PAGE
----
Detailed Multistate Development
Certain states have recently proposed new taxes on financial transactions, such as stock trades, as well as taxes on wealth and investment income. In New York, Assembly Bill 5215 and Senate Bill 3980 would impose a new tax on each “covered transaction” with respect to any security. A “covered transaction” is generally a purchase of a security that has some New York connection (e.g., occurs or is cleared on an exchange located in New York or executed by a New York broker, or the purchaser or seller is a New York business or resident). The term security is broadly defined to include shares of stock, partnership interests, bonds, notes and derivative financial instruments, such as options, futures contracts, etc. The tax imposed would be the applicable percentage of the specified base amount of such covered transactions. For example, for a stock sale, the specified base amount is the fair market value of the stock and the rate is 0.5 percent. Bonds and other debt instruments would be taxed at a 0.1 percent rate. Transfers of derivatives would be taxed at 0.005 percent of the premium or payment. A hierarchy would apply to determine who pays the tax on a particular transaction, and liability may attach to the facility where the transaction cleared, the broker, the purchaser, the seller, or the payor. Two other New York bills, Assembly Bill 3353 and Senate Bill 1406, were recently amended to repeal the provisions in New York law that have fully rebated the stock transfer tax that has been imposed on sales or transfers of stock in New York State since 1981.
Outside of New York, New Jersey Assembly Bill 4402 and Senate Bill 2902 would impose a tax on persons or entities that process 10,000 or more financial transactions through electronic infrastructure located in New Jersey during the year. The tax rate would be $0.0025 per financial transaction processed through electronic infrastructure in New Jersey. The New York Stock Exchange reportedly operates a data center in New Jersey. In Illinois, House Bill 283 would impose a tax on the privilege of engaging in financial transactions on the Chicago Stock Exchange, the Chicago Mercantile Exchange, the Chicago Board of Trade, or the Chicago Board Options Exchange. The tax rate is $1 for each transaction for which the underlying asset is an agricultural product, a financial instruments contract, or an options contract. The tax would be paid by the trading facility or the purchaser involved in the transaction. Transactions executed via open outcry that are physically filled on the exchange floor would be exempt from tax as would transactions involving securities in retirement accounts and transactions involving mutual funds.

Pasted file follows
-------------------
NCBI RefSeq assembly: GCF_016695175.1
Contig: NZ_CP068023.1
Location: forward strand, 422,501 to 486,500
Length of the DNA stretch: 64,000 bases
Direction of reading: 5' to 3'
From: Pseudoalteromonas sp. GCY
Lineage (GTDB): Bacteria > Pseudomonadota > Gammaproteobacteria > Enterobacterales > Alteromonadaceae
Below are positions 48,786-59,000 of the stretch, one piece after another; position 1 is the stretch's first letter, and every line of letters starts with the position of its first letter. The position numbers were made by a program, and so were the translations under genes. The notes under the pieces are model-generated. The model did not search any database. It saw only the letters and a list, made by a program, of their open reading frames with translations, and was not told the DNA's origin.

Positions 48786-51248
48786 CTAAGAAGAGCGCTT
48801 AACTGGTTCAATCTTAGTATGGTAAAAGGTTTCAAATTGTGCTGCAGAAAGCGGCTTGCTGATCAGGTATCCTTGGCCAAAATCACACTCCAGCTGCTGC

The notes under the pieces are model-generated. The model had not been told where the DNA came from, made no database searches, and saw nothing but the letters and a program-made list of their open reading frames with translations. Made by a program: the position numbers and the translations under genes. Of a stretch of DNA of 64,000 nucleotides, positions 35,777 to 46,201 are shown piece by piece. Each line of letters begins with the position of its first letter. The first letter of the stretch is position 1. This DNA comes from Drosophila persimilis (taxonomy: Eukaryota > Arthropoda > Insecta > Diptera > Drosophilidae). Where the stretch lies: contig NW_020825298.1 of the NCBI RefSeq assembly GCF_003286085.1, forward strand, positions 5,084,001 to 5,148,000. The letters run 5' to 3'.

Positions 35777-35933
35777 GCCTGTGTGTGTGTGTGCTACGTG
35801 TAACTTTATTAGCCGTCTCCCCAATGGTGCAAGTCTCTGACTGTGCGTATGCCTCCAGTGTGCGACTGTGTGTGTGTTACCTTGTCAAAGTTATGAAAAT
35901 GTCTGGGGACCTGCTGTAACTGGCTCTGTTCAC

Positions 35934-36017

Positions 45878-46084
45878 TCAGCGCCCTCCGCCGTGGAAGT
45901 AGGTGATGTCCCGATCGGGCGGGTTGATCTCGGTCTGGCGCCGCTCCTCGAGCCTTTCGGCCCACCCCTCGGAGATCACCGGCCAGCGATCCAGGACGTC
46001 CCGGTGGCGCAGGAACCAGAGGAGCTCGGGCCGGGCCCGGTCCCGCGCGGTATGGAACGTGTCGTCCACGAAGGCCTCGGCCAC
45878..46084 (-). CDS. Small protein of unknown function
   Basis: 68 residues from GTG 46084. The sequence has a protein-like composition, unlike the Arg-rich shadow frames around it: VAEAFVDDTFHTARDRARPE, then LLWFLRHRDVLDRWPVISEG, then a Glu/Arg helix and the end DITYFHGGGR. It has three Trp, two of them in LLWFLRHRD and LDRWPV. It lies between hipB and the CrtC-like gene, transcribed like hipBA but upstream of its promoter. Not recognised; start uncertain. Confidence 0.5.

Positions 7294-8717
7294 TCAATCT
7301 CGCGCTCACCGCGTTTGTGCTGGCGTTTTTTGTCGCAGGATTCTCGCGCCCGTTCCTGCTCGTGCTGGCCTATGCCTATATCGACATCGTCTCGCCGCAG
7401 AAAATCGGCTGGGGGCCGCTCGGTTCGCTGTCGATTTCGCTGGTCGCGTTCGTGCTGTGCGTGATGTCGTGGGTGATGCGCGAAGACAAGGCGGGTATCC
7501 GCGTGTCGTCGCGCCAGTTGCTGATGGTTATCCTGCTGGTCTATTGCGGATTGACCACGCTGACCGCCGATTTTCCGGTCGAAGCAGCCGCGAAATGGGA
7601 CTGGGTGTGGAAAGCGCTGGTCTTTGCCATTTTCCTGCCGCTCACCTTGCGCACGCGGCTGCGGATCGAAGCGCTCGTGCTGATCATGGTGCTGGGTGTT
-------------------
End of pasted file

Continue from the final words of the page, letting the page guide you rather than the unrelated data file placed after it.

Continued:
In addition to bills aimed at taxing financial transactions, other states are considering legislation that would increases taxes on investment income or adopt taxes on accumulated wealth. In Illinois, House Bill 3476 and Senate Bill 2124 would impose a surcharge on an Illinois resident's low-taxed investment income (i.e. income treated as long-term capital gains under federal law). Two other Illinois bills (House Bill 3475 and Senate Bill 2121) would require Illinois residents with net assets of $50 million on December 31, 2020 or more to recognize gain or loss as if the assets were sold on that date, (i.e., mark-to-market). New York lawmakers have also introduced bills to impose additional taxes on low-taxed investment income (Assembly Bill 3352 and Senate Bill 2522) to “correct the unfair federal tax benefit for income earned from investing, rather than working” and bills to tax residents with $1 billion or more in net assets on accumulated gains (Assembly Bill 5092 and Senate Bill 4482). Moving across the country to the west coast, pending bills in Washington State would establish a one percent tax on intangible financial assets of more than $1 billion (House Bill 1406), impose an excise tax of 7.0 percent on certain net capital gains (Senate Bill 5096), and remove an exemption from B&O tax for investment income of other than individuals (House Bill 1111). Please stay tuned to TWIST for future updates on these proposals.
This Week's Developments
To view past weeks of TWIST that you may have missed, please visit our TWIST homepage.
To receive the TWIST e-mail each Monday, make sure that State and Local Tax is checked off as one of your topics of interest on the KPMG Tax subscription site.